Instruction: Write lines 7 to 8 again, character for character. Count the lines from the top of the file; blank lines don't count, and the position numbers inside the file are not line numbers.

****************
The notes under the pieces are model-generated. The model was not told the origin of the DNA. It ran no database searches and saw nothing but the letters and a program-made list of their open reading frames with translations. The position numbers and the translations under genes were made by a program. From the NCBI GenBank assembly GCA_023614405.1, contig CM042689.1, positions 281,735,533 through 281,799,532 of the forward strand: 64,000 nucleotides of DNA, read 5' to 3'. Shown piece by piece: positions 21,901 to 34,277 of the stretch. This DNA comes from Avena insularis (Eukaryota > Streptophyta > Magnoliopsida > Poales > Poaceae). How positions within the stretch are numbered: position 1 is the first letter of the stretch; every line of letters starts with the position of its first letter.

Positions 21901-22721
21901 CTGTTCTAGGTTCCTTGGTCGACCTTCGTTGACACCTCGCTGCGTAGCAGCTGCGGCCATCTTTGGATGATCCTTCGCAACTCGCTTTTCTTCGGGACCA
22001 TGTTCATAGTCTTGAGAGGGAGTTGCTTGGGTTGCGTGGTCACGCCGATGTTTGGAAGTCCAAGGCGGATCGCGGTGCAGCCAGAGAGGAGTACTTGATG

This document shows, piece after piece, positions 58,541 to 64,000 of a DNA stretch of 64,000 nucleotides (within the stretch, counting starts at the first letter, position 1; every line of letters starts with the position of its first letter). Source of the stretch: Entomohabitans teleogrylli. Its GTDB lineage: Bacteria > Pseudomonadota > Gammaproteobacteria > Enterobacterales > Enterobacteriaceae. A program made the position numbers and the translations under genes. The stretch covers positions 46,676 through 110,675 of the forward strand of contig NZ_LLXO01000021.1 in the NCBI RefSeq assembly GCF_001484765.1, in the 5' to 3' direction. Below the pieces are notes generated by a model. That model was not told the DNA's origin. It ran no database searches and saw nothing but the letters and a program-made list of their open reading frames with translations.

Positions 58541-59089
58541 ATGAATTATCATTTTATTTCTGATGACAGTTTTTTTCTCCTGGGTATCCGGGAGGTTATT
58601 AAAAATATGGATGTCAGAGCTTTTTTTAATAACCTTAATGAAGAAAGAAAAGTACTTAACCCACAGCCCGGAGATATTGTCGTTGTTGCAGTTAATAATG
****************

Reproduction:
58541 ATGAATTATCATTTTATTTCTGATGACAGTTTTTTTCTCCTGGGTATCCGGGAGGTTATT
58601 AAAAATATGGATGTCAGAGCTTTTTTTAATAACCTTAATGAAGAAAGAAAAGTACTTAACCCACAGCCCGGAGATATTGTCGTTGTTGCAGTTAATAATG